diagonal incline towards the top right hand corner of the painting.
This creates the effect that they are retreating. This effect is very
successful because the propaganda is showing that the men are not
staying to fight but turning away. The large figure on the left hand
side also echo's the diagonal forms.
The strong use of colour and light in this painting depicts clearly the
violence of the scene alongside the bodies in the foreground.
Unintentionally Girodet has made the viewer feel sorry for the rebels
because he has painted them as weak and defenseless when it is
supposed to make Napoleon and his armies look stronger and more
This painting contains typical features of the Neoclassical
style as Girodet has created a picture with no visible brush
marks and he has created idealised figures of the people. This
painting is a very gruesome scene with the use of bodies in
the foreground that have been cropped. This is similar to the
style Gros used in the Battle of Eylau. This use of repoussior
pulls the view into the image and makes them feel the pain
and the horror of the battle.
Throughout this essay I have explored the life of Napoleon and chosen
key paintings that were used to celebrate him as an individual.
The Neoclassical style of these paintings all involved the idealised forms
and classical references. Napoleon utilised these classical references
by depicting himself in association with these heroic figures. Apart from
Napoleon on the field of Eylau, these paintings all created a smooth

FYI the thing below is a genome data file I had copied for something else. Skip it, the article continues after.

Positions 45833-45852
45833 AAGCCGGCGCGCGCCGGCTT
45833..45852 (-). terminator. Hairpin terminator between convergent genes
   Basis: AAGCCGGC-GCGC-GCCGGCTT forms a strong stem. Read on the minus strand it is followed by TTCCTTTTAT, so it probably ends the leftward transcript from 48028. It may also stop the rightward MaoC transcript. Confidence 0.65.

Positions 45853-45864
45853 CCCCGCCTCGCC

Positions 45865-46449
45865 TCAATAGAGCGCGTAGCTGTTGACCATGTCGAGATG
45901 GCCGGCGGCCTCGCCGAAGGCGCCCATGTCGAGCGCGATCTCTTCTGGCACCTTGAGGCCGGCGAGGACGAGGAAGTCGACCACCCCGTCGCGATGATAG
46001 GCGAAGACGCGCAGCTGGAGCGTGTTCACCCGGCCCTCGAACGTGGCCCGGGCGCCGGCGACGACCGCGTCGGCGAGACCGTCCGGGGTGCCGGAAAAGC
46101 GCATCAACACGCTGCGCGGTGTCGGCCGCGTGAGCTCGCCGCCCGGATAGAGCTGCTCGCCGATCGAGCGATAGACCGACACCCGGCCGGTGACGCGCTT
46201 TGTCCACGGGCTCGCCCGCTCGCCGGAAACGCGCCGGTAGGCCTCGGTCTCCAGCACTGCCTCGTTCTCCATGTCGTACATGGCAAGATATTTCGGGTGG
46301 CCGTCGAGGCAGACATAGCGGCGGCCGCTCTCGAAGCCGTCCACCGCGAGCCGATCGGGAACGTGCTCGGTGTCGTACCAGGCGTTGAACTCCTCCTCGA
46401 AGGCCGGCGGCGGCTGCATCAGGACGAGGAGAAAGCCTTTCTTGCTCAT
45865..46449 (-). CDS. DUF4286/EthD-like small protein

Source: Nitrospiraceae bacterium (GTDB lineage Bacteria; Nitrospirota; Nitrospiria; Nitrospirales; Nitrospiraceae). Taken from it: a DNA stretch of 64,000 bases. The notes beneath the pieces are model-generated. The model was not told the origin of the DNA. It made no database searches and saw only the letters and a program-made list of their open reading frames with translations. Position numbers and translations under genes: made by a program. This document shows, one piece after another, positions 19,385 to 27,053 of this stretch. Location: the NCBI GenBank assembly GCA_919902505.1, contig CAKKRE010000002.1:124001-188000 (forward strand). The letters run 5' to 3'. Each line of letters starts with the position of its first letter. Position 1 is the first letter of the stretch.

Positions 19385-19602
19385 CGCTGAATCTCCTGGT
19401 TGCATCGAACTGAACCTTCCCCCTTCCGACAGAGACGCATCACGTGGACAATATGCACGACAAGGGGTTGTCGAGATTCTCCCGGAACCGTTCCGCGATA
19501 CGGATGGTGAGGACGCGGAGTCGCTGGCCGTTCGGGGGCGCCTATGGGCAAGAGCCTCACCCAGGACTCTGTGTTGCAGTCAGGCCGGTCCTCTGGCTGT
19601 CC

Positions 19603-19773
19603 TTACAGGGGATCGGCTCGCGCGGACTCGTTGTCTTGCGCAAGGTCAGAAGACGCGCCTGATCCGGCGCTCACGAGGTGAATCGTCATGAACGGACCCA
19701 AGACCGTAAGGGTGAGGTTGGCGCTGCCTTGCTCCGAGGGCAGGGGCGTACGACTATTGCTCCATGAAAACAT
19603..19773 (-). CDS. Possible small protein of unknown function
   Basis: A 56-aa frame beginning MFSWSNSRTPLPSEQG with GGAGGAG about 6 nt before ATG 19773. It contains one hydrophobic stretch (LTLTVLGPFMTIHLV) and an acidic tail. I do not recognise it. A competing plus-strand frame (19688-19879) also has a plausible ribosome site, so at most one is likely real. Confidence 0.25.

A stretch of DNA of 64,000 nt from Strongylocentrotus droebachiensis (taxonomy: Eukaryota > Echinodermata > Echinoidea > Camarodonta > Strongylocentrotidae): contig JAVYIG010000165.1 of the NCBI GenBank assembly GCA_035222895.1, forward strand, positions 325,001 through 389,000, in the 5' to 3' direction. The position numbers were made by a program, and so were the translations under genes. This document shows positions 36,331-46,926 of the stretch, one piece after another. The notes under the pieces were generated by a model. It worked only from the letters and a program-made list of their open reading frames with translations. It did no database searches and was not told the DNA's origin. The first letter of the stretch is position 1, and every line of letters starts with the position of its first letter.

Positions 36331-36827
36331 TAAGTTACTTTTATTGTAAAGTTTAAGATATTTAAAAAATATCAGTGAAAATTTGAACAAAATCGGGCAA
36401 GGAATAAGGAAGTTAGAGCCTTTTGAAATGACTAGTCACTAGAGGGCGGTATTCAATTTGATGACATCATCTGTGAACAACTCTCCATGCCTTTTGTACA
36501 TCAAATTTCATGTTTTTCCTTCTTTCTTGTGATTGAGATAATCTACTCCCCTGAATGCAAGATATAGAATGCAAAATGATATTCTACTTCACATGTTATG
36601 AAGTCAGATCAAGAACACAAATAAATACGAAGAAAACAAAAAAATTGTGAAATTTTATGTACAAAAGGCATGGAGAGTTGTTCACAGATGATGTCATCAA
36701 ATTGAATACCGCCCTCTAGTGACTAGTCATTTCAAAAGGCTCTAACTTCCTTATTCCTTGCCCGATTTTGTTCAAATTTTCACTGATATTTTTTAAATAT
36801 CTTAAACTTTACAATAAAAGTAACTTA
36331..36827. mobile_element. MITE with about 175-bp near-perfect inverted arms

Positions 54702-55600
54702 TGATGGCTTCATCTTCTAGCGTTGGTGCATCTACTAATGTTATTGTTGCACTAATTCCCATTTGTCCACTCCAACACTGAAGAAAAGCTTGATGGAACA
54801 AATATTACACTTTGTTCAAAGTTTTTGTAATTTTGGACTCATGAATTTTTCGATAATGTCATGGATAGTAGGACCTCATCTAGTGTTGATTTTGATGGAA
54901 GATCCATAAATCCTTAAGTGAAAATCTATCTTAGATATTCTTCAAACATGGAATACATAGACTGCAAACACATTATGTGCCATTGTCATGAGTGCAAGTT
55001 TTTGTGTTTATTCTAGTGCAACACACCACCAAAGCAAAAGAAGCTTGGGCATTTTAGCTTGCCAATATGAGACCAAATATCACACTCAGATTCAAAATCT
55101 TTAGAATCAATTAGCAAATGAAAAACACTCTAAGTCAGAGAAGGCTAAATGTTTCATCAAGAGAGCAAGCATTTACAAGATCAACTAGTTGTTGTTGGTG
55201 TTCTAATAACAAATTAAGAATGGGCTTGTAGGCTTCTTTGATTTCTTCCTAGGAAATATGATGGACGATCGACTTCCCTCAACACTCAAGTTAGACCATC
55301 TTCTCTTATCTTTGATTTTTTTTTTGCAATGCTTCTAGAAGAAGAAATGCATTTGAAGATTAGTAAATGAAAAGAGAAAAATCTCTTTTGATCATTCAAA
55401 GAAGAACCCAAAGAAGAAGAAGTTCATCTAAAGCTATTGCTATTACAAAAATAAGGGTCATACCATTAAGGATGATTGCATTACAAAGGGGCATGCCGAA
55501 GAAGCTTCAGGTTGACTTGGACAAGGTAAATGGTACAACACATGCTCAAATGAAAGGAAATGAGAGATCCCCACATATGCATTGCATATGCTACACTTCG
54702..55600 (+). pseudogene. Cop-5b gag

surface with no visible brush strokes, this added to the drama of the
painting by creating a realistic world drawing the viewer in.
Napoleon manipulated these features in the creation of a body of work
that displays him in a heroic way. Napoleon used the language of history
painting to create contemporary historical documents that people
This was seen in the house of Jaffa, with the imitation of Apollo.
The use of neoclassicism also allowed artists to associate Napoleon
with greater past leaders. It was also seen in the portraits of Napoleon,
first by David in Napoleon crossing the Alps where he was associated
with Hannibal, and in Ingres portrait of Napoleon on his Imperial Throne,
he was likened to Jupiter and also the French monarchy. All these
aspects helped Napoleons rise because the French citizens saw him as
a heroic and strong leader.
Overall Napoleon utilised the Neoclassical style to fuel his character and
identity throughout his reign.
Palmer, L, A., (2011) ‘Historical Dictionary of Neoclassical Art and Architecture’.
Plymouth: Scarecrow Press.
Napoleon on his Imperial Throne, accessed at https://www.khanacademy.org,
BBC, (2017), Iwonder Napoleon I.
Hart-Davis, A,. (2007) ‘History the definitive visual guide’. London: Dorling
Black, J,. (1999) ‘World History Atlas’. London: Dorling Kindersley Limited.
Mapcollection.worldpress.com, (2017), Napoleon’s Empire 1810.
simonsundarajkeun.wordpress.com, (2017), Gros, Battle of Eylau.
Gros, Napoleon Bonaparte Visiting the Plague-Stricken in Jaffa, accessed at